July 16, 2013Major Inconvenience or Human Being
Dear Dr. Laura,
We have two respectful, responsible, academic and moral sons ages 12 and 15. Notice I didn't say "beautiful" - haha. Both boys spend much of their time working on school projects, playing tennis, volunteering for our church, and various community service opportunities. My younger son is excited that he is old enough to volunteer his time at a children's museum this summer, as his older brother did last year. My oldest son just received top honors and was elected valedictorian for his graduating class, and will be attending a teen police academy this summer for a new and different community service experience.
As a stay-at-home mom, time is racing by, and I see on horizon them moving on in just a few short years.
Friends will often ask me how to handle discipline, school work, allowances, chores, etc. When I describe the way we handle these issues in our home, the reply is often, "Wow you should write a book!"
From childless acquaintances I often hear, "When I have a kid, I want them to be just like yours..." I then talk about the privilege of staying home and the impact of a mom's influence when the time comes for them to start a family.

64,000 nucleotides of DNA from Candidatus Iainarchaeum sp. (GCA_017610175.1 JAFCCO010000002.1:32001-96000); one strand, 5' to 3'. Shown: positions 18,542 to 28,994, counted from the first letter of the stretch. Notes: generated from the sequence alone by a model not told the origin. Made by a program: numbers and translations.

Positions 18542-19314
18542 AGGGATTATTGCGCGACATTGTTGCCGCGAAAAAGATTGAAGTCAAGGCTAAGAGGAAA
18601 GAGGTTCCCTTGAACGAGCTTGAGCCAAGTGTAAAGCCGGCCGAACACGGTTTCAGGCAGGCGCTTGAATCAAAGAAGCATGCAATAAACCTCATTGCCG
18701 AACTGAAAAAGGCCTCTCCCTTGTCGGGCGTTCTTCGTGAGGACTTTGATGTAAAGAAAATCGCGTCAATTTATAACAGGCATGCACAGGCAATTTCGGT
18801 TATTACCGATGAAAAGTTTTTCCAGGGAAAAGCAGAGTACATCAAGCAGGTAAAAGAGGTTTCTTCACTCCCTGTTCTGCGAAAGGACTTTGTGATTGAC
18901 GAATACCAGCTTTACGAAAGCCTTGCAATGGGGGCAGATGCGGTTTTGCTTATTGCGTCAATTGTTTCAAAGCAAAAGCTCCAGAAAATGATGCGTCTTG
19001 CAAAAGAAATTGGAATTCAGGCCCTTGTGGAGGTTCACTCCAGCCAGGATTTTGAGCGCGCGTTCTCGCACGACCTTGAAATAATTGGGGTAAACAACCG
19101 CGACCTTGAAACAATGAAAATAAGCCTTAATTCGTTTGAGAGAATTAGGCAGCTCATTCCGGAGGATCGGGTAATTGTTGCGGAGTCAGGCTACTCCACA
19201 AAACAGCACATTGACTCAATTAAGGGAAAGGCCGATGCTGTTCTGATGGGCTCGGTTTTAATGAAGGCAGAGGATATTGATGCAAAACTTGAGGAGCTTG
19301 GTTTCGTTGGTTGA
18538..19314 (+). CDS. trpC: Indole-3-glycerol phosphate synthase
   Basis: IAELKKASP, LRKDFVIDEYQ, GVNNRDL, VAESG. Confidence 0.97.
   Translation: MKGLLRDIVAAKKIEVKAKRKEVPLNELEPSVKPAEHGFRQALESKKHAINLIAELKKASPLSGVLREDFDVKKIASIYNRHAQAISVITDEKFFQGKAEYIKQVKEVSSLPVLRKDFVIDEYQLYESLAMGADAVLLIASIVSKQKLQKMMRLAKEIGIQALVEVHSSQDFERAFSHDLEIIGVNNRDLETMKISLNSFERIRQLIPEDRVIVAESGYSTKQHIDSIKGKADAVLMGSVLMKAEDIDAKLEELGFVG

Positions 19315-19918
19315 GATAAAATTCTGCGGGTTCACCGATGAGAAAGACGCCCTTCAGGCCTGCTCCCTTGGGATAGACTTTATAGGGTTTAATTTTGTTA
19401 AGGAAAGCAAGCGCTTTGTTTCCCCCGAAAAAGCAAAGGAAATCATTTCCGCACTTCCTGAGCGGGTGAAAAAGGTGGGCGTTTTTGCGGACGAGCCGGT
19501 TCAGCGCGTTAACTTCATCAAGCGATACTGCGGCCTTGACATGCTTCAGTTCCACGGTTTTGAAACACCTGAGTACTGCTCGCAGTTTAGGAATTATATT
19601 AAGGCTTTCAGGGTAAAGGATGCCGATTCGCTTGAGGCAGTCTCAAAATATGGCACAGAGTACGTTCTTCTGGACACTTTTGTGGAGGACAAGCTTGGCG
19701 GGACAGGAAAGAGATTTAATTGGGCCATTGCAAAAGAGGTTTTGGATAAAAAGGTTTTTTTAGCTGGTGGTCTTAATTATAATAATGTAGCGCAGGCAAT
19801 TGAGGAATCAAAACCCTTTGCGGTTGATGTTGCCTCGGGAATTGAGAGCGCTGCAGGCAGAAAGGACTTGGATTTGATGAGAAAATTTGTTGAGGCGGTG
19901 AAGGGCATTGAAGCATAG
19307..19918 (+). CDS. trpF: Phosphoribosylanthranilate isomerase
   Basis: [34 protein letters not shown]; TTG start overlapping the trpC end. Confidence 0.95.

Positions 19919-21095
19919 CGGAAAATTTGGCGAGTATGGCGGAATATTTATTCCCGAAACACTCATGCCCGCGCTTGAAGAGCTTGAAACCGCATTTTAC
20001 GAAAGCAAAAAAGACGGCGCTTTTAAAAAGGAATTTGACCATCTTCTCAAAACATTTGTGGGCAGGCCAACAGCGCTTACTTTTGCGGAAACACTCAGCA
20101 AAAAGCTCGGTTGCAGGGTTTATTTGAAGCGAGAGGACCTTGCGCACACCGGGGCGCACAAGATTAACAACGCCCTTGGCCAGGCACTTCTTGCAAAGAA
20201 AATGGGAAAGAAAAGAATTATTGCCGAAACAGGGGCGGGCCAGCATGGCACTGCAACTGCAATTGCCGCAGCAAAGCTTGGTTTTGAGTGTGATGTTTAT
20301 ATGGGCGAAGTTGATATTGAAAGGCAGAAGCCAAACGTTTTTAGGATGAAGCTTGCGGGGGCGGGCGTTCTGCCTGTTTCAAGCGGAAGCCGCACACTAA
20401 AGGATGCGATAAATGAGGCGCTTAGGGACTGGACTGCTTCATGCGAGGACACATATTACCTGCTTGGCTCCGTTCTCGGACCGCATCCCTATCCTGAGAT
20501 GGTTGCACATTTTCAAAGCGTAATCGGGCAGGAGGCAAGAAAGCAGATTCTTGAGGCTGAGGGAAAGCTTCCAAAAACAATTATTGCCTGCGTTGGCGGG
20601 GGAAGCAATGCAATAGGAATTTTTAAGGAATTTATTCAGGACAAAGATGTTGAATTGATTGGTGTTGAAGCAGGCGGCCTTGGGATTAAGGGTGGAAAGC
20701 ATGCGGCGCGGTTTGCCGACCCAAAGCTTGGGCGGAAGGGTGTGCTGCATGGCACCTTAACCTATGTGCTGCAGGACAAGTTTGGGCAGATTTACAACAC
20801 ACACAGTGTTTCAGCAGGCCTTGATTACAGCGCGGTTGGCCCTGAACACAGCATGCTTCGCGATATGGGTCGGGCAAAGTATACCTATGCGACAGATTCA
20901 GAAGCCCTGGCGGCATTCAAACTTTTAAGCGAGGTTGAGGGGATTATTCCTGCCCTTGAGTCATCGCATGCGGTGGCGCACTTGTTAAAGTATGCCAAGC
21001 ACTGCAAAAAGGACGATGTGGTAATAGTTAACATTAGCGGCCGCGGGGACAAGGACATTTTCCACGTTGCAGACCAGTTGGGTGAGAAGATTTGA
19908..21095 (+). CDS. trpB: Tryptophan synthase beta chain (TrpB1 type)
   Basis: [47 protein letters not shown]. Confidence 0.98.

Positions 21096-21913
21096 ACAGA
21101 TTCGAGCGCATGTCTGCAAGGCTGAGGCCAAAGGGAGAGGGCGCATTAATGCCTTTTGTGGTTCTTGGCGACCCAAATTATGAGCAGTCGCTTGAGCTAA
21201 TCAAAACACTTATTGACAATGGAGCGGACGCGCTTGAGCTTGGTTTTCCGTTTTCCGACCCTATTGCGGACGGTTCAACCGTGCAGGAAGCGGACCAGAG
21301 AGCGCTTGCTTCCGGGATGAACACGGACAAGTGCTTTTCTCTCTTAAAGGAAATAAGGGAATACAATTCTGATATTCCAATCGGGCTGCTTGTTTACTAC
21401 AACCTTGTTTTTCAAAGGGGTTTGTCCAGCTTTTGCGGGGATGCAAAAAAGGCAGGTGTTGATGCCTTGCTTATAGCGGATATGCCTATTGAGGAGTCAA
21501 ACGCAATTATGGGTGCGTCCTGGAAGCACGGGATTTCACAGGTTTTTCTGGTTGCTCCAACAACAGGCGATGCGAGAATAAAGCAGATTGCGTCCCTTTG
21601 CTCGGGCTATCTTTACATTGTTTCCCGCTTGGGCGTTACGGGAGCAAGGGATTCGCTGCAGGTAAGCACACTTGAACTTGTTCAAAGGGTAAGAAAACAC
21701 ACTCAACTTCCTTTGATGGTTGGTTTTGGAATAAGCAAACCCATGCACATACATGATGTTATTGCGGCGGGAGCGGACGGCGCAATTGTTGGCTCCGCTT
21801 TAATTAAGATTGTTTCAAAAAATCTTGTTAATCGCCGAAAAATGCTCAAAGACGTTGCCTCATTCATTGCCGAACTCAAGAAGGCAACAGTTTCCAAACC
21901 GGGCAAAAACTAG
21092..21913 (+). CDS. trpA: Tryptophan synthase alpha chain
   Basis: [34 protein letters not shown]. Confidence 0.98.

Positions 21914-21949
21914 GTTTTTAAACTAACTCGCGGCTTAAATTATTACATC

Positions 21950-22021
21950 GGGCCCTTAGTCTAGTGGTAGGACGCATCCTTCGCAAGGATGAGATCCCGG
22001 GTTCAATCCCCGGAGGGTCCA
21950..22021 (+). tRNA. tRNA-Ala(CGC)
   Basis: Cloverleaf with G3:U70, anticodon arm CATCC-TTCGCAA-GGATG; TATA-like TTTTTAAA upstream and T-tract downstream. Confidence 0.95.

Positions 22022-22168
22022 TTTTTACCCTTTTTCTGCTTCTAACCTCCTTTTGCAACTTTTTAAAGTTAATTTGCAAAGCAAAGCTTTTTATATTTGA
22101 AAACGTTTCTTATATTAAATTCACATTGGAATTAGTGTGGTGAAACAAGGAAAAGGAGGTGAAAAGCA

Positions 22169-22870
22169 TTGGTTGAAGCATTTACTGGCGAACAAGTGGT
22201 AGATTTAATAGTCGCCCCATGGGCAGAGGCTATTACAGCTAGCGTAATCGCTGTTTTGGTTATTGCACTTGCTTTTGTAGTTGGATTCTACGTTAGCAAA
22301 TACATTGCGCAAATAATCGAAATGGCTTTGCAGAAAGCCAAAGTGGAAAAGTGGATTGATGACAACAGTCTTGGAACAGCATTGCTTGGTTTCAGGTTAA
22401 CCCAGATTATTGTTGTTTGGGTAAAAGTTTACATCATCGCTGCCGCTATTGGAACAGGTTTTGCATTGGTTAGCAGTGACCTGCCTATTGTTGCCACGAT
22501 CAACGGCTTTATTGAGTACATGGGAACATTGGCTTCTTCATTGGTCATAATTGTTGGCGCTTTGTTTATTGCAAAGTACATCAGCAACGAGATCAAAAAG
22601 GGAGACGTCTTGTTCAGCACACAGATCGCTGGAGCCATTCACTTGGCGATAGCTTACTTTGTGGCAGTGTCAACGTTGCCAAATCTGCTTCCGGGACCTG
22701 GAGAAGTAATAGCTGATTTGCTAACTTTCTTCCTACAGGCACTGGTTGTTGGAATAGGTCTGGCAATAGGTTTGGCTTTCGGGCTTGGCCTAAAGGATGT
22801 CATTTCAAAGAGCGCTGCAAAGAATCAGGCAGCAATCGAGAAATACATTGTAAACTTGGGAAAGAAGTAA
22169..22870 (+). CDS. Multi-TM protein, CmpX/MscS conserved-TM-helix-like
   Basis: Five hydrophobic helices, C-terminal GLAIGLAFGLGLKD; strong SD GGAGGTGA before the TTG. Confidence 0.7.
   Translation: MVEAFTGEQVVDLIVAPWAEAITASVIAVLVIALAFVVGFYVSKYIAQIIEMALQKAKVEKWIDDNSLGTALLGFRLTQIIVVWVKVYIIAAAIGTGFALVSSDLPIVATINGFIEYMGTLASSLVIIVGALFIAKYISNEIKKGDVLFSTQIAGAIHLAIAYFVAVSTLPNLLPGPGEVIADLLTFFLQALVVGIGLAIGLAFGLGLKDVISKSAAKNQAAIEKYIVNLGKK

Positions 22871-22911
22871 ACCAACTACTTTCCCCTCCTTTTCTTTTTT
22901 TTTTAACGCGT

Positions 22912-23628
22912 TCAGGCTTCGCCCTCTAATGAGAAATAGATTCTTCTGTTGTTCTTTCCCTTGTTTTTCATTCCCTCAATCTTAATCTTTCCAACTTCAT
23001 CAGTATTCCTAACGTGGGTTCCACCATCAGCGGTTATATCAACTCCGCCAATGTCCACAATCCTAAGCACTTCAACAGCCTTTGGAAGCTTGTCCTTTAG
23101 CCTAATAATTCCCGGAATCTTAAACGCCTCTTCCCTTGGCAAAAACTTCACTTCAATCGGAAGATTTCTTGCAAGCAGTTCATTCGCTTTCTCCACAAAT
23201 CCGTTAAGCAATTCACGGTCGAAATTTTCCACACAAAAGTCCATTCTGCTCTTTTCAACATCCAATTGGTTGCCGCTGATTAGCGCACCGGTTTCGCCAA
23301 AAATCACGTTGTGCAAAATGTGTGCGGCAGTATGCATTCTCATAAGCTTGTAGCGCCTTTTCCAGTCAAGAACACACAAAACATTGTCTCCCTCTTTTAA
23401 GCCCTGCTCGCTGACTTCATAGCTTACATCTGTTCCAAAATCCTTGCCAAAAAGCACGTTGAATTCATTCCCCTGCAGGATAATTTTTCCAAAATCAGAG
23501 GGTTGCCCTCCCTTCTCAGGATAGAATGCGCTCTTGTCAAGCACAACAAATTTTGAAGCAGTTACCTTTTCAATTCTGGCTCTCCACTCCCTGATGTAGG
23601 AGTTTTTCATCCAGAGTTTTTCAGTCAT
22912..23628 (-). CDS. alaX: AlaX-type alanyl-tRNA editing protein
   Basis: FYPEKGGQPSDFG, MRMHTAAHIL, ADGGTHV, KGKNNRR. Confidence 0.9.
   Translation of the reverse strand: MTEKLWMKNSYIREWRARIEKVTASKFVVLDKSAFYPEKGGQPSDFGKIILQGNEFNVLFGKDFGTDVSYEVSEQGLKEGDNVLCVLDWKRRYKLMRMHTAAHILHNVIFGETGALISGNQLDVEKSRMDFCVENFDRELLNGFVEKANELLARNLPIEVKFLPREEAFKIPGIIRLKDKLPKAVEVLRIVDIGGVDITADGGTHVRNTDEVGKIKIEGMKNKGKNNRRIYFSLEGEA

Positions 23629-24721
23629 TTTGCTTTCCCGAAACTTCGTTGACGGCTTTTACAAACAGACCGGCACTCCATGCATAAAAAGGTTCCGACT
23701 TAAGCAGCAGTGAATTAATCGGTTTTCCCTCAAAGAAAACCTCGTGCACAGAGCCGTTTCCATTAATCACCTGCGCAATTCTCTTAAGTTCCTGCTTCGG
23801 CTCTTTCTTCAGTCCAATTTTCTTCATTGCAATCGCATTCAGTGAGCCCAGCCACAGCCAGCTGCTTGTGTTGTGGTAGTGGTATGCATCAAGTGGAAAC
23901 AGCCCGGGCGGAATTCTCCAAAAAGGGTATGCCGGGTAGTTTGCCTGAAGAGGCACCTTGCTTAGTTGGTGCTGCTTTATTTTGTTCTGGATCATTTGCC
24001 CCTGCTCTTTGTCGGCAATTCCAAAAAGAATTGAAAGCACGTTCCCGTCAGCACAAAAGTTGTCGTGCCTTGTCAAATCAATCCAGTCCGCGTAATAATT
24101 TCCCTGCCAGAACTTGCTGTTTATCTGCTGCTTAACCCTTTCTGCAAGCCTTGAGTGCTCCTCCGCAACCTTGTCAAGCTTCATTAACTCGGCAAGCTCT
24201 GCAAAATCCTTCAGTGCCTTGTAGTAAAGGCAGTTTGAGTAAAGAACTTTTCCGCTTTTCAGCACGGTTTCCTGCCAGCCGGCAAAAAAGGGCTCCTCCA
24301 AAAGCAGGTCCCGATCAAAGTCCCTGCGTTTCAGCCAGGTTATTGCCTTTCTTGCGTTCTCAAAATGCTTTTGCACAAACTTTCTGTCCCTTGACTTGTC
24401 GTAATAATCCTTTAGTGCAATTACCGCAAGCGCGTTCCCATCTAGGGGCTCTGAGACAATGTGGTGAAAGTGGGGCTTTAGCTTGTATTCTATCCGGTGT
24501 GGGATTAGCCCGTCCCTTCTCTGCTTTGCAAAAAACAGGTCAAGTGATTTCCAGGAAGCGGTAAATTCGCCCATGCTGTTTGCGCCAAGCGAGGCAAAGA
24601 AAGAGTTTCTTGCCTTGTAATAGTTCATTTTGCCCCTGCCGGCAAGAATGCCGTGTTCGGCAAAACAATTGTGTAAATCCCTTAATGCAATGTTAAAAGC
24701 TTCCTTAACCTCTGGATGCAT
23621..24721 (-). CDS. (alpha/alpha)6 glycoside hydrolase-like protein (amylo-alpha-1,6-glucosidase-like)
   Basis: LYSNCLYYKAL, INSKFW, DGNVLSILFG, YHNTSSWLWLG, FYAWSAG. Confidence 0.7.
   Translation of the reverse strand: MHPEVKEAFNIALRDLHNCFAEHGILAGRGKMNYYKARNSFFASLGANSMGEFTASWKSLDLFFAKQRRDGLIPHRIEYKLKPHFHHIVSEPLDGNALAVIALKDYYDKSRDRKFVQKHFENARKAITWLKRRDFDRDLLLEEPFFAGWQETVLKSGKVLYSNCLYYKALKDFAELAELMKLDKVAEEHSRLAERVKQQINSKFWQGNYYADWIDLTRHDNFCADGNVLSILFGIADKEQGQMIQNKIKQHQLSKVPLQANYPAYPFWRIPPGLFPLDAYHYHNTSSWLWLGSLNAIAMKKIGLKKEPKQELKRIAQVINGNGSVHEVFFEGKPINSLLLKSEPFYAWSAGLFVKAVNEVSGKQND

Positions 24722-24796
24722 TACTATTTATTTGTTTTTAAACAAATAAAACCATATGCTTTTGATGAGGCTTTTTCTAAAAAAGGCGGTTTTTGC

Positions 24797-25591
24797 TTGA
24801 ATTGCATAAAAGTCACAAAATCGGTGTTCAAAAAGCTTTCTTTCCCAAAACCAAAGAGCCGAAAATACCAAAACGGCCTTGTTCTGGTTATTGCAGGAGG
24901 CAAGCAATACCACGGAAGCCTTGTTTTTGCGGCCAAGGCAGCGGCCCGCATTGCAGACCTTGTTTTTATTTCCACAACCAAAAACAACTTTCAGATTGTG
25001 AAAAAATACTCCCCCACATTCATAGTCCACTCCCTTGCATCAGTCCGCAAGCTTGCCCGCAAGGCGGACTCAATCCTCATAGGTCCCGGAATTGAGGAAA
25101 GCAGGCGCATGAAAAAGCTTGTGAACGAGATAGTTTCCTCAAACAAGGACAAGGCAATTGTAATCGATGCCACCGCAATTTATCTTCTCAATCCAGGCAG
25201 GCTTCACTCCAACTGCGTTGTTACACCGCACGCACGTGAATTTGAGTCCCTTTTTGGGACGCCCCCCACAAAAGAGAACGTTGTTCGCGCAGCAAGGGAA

Sadly, 100 percent of the time these "friends" have chosen to return to work and put their kids in day care or a nanny situation. They want what we have, but are not willing to put in the time, and are then dismayed that their kids are struggling academically, emotionally and spiritually. They justify this decision because they have found a "great nanny" who can speak a foreign language and the child will learn this new skill. Or in day care they can make friends and that is so important for kids. No. What's important is having a loving parent day in and day out. I have often said, "I don't care if the nanny is Mother Teresa, they are not ME."
As my youngest and I left our pediatrician's office today there was a ceramic artwork sign hanging on the exit door into the waiting room. It read "You are not raising a major inconvenience, you are raising a human being." I wish every parent would embrace that sentiment.
Posted by Staff at 11:50 AM